And how can I start helping people to build relationships? -Find me people that can help bring value to the purchase you are trying to get me to make. Get away from the money, I know how that game works. Find me a carpenter, roofer, and plumber who all have availability in the next 2 months to fix up the triplex you found. Put 2 investors together that can't afford the house you want to sell. Then let us figure out if a partnership is a good idea.
I heard of an agent who analyzes deals for his client and sends them the form containing all the info from the analysis (PITI, repairs/maintenance, cap ex, cash flow etc). It would be amazing to have an agent like that!
Thanks for responding!
This is something that I do on my own time because I have aspirations to invest. I always thought investors who are buying properties have already run their own numbers or have someone to do it for them. You think showing a prospective buyer an analysis and full comps for rents, ARV, and costs would be a higher level of service that other agents lack?
Thanks for responding Aaron!
That’s almost exactly the position I’m in right now because I have done all the research that I can possibly do and I’m at the point where I’m trying to make moves but I do not have the same capacity to close on deals as someone else does. My criteria for deals is much more narrow vs a seasoned investor or contractor who has connections and capital at their fingertips.
My question is how do I find the people that are searching for these deals and show them where they are?
Yes, I feel like all investors should be able to run their own numbers. It's a skill fundamental t REI. Even if an agent showed me the numbers on paper I would trust (but verify) it. But yes, I do think running numbers for your client is definitely an appealing service!
"My question is how do I find the people that are searching for these deals and show them where they are?"
If you have a deal, bring it to everyone on your list. You build your list through straight up work. Take my name and number:
And put it on the first line of an Excel sheet. When you find that beat up Triplex, call me. If I pass, check to make sure my criteria are still the same, say a pleasant goodbye, then call the next person on that list. Repeat until someone wants the deal.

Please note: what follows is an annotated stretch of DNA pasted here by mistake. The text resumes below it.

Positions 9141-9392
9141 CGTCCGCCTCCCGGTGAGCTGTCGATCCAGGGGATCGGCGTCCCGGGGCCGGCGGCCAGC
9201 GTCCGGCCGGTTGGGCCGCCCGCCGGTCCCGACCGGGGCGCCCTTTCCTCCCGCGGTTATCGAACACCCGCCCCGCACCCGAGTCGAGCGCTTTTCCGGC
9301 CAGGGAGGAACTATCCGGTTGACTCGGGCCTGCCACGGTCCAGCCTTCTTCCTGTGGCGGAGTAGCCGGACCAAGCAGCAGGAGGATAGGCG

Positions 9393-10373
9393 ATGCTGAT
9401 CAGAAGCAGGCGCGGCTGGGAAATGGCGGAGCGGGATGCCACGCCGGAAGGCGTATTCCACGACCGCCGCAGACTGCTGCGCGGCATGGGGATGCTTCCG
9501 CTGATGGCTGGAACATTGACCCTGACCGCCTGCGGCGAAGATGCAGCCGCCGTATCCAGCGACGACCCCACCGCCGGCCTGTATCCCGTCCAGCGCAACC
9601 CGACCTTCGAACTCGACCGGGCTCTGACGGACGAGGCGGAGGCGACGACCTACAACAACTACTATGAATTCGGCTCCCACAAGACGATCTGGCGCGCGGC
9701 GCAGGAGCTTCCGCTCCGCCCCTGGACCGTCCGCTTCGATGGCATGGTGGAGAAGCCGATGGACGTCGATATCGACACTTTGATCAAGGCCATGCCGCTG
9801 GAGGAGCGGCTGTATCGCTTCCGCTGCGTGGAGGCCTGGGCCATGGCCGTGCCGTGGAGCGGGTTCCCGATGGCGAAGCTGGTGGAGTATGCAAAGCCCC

To @Nia Pinto 's point about running numbers: Don't run numbers, run MY numbers. There are better ways to do this than Excel, but not too many. Find a way to collect numbers once, then distribute them to a bunch of other sheets so it looks the way I want them to. That shows me two things: you are doing research and you listen when I talk.
I like to know cash flow, NOI is not a concern of mine :)
Hi everyone, I'm new to this - about to close on our first STR, but wanting to branch out from there. Been researching and reading a ton, and zeroing in on our niche.
For me, I can analyze numbers - that’s easy (because of the education I’ve gotten from these forums and books!). I need a realtor with knowledge of the towns and cities in MA that can point me to potential deals and then has a good team of inspectors, carpenters, painters, Reno folks, etc. who can help me bring the house up to market so I can make a profit.
I had a realtor help me find our first investment and he was key helping me make connections to a very thorough inspector, attorney, flooring guy, painter, etc., and our realtor’s estimates for Reno work have been spot on so far because he also has a construction background and owns his own investment properties.
So, basically, ditto what others are saying, but most help needed bringing me the potentials and then answering questions as I analyze the deal for myself.
Just my 2 cents that might not be relevant for a lot of these more seasoned investors.